Renting & Law: Dirty carpet leads to deposit dispute

  • Article by: KELLY KLEIN , Special to the Star Tribune
  • Updated: October 15, 2011 - 5:35 PM

Q I moved out of a rental townhome in Maple Grove on Aug. 5 after being there since November 2009. When I moved in, I signed a six-month lease and paid a deposit of $1,350.

The carpet in the town home was filthy when we moved in. The rental agent told my daughter and I that it had been cleaned. I took pictures of the dirty carpet and told the owner of the townhome that it was still dirty. He said I shouldn't worry about being charged for it when I move out.

When we moved out, a property manager inspected the townhome. I gave her pictures of the dirty spots that were there when we moved in, and she told us she expected the carpet to be clean when tenants move out. She also said she would probably replace the downstairs carpet and clean the upstairs carpet. Both of those areas were dirty when we moved in.

I recently received a check for $1,076, instead of $1,350 (plus interest), and was charged $294 for carpet cleaning.

What recourse do I have?

A Under Minnesota Statute 504B.178, landlords may withhold an amount from the deposit that is necessary to restore the home to its condition at the start of your tenancy. However, they must exclude any ordinary wear and tear from the charge. It may be legal for landlords to require that tenants pay to have a carpet cleaned after they move out, if the carpet cleaning is necessary.

Courts differ on whether carpet cleaning may always be charged, which is why tenants should take pictures of the place on the day they move in and the day they move out. Then tenants have proof if they want to dispute the carpet cleaning charge in court.

Your recourse is to file a claim in Conciliation Court. When you complete the forms and file them in the county where your rental townhome was located, you should include pictures, witness statements and any other proof you have to substantiate a claim for a full refund of your security deposit. The landlord has the burden to prove the reason for withholding part of your deposit.

Property left behind

Q I rented a shop to a guy who sub-rented out stalls. I terminated his lease for nonpayment of rent and evicted him on June 5. He left behind a water scooter and trailer, an off-road Ford Bronco, old tires and old gallons of paint. I had to pay to properly dispose of the paint. I sent him certified letters telling him to remove his property. He has not yet removed it. I would like to sell the water scooter and Bronco so I can be paid for the back rent he owes me. What should I do?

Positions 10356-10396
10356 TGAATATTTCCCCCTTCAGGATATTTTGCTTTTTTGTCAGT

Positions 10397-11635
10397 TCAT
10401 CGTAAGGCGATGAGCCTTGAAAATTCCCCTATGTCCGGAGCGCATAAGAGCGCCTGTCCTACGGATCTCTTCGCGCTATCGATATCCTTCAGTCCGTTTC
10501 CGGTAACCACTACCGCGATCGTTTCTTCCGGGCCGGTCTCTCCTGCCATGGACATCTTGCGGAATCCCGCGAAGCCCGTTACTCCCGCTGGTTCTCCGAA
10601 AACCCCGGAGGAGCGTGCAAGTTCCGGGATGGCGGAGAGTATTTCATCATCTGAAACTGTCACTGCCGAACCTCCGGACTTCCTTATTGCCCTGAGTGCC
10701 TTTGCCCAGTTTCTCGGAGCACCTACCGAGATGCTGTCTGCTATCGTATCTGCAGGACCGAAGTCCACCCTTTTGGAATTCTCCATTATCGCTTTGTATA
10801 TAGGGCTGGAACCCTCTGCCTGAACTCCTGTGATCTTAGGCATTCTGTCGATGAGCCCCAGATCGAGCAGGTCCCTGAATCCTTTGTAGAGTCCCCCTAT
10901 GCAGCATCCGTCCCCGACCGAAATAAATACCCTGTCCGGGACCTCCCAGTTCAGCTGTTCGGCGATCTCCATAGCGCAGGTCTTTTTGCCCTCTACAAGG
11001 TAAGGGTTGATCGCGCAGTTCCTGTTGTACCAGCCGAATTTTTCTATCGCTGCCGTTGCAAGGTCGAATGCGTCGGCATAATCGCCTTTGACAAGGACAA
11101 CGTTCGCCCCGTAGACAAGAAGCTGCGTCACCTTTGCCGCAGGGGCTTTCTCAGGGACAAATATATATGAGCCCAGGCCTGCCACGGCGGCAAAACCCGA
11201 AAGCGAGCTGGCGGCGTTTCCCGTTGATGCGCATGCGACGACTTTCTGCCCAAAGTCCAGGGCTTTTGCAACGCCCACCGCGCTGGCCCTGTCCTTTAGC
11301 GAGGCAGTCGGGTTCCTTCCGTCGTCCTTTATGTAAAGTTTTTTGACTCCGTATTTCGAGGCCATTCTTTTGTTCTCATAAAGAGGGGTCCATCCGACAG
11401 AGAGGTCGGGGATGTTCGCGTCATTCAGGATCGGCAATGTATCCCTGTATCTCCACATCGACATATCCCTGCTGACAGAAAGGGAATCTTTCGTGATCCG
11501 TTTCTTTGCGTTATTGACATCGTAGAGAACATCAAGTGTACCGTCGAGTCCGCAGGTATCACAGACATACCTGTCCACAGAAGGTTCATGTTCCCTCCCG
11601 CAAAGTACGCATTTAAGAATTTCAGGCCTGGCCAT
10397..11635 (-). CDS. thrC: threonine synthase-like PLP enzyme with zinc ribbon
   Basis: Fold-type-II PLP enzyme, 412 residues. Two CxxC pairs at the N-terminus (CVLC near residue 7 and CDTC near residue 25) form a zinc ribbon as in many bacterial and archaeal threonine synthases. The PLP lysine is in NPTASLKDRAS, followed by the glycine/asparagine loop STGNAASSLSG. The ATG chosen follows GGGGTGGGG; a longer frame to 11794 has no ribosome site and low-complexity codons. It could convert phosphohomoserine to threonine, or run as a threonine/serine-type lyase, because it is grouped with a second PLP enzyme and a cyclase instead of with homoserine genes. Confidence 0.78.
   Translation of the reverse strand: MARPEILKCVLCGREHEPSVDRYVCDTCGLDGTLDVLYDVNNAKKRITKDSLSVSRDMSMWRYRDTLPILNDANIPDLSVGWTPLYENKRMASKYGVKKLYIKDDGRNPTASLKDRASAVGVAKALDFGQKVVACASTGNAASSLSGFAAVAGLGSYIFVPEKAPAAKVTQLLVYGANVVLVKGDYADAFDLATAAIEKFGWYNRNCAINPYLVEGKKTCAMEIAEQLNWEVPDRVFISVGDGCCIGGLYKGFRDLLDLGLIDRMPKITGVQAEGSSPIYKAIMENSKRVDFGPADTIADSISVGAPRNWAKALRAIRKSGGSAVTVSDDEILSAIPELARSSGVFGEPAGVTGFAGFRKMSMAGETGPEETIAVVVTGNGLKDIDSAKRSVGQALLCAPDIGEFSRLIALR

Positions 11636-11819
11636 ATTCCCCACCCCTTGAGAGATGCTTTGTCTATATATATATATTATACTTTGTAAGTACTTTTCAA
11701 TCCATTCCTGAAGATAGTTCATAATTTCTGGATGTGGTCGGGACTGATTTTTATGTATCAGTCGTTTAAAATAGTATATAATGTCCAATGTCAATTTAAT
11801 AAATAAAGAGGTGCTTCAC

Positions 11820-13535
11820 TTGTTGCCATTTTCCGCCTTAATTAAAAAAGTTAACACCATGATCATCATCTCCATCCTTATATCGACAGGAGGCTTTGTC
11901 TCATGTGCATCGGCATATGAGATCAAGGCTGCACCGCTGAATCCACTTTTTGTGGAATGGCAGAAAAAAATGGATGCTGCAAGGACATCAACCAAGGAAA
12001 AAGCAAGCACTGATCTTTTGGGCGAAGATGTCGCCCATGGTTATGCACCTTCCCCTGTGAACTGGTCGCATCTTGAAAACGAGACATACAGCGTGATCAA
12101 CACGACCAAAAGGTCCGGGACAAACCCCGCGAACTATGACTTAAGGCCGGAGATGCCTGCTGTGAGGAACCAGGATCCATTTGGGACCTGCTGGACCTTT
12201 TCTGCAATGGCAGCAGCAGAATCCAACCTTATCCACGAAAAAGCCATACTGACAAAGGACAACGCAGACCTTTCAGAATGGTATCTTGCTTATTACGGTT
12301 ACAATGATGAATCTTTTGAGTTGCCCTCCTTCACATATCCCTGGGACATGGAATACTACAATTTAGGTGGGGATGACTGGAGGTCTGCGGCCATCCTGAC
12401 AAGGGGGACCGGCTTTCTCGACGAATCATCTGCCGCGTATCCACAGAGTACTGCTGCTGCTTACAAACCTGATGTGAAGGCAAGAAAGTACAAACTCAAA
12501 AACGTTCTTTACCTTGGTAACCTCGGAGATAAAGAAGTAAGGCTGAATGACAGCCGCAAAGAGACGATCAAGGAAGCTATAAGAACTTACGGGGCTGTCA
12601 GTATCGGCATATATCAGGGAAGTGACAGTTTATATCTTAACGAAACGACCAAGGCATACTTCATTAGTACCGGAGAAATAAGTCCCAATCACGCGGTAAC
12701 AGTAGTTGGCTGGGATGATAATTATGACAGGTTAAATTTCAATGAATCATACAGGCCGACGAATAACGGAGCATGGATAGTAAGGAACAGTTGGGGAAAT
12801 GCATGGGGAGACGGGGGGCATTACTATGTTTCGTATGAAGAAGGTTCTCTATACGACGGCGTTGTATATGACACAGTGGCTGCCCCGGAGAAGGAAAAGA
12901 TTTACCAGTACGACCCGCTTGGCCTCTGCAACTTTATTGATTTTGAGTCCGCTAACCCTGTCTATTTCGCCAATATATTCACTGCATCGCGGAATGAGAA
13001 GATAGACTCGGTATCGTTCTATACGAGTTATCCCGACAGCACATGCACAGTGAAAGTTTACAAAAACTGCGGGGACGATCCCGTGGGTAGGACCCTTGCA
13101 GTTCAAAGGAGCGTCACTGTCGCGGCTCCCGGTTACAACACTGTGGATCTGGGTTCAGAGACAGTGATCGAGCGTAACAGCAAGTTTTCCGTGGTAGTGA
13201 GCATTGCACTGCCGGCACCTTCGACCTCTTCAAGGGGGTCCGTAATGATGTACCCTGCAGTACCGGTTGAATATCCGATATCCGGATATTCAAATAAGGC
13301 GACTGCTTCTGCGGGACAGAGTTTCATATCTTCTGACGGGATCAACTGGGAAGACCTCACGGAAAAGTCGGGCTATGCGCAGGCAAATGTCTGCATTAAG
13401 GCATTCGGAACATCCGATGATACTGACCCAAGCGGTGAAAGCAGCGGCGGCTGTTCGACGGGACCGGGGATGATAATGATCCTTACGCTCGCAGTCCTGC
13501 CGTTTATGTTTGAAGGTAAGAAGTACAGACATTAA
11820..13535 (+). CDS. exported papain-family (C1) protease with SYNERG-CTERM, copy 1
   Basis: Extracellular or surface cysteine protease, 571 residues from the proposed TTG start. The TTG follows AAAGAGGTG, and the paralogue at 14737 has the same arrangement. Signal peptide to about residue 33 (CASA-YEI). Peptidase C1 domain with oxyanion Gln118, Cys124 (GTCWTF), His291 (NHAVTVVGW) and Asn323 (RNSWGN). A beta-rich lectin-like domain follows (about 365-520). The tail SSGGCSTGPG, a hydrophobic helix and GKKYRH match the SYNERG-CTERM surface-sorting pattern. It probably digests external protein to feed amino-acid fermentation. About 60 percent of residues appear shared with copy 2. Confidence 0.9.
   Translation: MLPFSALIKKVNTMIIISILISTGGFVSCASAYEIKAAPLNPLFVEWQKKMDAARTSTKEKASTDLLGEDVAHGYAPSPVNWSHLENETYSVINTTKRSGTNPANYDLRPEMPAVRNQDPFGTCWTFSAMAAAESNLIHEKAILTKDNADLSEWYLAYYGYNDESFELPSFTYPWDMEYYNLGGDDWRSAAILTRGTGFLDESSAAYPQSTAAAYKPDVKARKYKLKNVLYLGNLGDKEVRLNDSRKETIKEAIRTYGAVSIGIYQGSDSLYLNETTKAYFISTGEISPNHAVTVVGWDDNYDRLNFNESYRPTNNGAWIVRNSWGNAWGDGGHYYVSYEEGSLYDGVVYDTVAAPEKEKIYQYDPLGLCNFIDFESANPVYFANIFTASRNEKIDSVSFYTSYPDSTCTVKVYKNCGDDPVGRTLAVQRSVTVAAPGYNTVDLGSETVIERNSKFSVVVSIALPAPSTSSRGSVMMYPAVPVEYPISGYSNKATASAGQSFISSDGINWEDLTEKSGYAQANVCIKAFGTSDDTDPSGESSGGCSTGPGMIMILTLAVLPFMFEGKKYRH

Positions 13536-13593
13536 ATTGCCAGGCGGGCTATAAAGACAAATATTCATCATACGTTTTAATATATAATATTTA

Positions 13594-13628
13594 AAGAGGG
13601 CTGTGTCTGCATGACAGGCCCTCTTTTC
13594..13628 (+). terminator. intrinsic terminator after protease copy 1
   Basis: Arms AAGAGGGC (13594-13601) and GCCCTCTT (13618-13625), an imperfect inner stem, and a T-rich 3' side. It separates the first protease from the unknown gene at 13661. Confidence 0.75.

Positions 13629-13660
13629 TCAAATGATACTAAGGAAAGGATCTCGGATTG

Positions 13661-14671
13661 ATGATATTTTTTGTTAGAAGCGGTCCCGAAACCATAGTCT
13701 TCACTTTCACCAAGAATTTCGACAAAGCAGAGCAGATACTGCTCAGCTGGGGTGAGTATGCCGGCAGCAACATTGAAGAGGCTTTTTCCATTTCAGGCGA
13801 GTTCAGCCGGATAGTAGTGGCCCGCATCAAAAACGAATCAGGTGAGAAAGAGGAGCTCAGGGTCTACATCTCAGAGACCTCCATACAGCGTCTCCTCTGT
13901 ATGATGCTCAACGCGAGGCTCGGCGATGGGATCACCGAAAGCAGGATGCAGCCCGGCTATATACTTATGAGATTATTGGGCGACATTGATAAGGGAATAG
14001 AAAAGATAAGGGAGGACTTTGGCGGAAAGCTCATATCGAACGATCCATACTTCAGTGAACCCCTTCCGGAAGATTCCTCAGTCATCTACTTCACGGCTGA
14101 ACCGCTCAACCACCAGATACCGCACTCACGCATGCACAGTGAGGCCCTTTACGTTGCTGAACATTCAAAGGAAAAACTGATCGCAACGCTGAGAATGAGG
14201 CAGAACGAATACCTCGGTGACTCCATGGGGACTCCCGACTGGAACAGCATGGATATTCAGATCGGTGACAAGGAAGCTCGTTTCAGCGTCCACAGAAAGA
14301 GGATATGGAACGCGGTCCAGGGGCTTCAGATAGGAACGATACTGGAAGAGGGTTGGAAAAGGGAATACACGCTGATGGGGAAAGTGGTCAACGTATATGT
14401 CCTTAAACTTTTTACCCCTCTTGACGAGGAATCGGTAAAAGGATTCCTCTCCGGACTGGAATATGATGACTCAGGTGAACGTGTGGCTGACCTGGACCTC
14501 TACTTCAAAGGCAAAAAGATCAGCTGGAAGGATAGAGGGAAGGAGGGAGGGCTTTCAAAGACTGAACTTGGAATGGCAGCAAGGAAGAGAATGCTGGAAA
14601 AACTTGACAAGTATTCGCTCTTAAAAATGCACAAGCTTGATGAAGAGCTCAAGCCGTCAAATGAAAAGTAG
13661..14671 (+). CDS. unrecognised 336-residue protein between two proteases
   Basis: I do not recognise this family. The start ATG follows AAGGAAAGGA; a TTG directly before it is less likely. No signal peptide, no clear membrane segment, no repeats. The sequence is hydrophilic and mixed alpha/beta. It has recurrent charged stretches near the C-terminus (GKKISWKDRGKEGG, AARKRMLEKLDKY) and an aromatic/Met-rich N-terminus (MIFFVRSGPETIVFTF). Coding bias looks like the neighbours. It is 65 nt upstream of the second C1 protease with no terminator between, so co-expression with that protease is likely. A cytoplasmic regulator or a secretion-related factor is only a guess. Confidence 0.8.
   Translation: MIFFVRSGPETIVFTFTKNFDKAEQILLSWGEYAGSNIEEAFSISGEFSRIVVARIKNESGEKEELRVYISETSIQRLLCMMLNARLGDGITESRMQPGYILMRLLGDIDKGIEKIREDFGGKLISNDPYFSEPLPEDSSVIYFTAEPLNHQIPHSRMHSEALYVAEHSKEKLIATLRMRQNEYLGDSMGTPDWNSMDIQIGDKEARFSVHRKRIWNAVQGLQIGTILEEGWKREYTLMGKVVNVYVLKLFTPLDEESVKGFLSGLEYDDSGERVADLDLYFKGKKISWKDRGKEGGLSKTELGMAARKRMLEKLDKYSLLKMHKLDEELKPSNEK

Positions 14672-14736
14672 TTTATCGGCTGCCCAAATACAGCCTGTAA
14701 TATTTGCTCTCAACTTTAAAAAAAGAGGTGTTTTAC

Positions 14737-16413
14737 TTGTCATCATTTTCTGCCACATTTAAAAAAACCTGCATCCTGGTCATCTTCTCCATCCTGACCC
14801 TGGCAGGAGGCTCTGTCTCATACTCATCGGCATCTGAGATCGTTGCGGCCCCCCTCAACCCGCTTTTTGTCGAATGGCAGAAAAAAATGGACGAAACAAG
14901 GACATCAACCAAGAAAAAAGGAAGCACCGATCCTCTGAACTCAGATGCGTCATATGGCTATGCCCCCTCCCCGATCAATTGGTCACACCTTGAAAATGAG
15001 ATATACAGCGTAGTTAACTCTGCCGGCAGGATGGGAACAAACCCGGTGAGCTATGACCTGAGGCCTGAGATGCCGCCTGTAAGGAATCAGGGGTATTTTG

A Under Minnesota Statute 504B.365, a landlord can store, sell or get rid of the property left behind by evicted tenants, as long as the landlord follows certain rules.

A landlord needs to prepare an inventory of the property left behind and mail it to the tenant's last known address. Normally, this is done in the presence of the officer who serves the writ of recovery, so the landlord is protected if the tenant comes back and claims something is missing.

Since you evicted your tenant on June 5 and sent the appropriate certified letters detailing the property left behind and that it should be picked up, you have given your tenant proper notice.

Now that you plan on selling the items left behind, you should make a reasonable effort to notify the tenant of the sale at least 14 days beforehand. This must be done in writing, delivered personally or by first-class, certified mail to the tenant's last known address, and by posting notice of the sale in a conspicuous place on your shop at least two weeks before the sale. If notification by mail is used, the 14-day period starts on the day the notice is mailed.

You may apply a reasonable amount of the proceeds from the sale to the removal, care, storage costs and expenses, or to any claims under Minn. Stat. 504B.178, which includes back rent that is owed to you and any expenses in restoring the property to its original condition, excluding ordinary wear and tear. If there is any money left over, it must be paid to the tenant if there is a written demand for it.

Kelly Klein is a Minneapolis attorney. Participation in this column does not create an attorney/client relationship with Klein. Do not rely on advice in this column for legal opinions. Consult an attorney regarding your particular issues. E-mail renting questions to, or write to Kelly Klein c/o Star Tribune, 425 Portland Av. S., Minneapolis, MN 55488. Information provided by readers is not confidential.

Here are the average rents and vacancy rates for rental housing floor plans in the Twin Cities and surrounding areas. The information is provided by Marquette Advisors' second quarter review of rental properties containing 106,986 apartment units. Information is through June.

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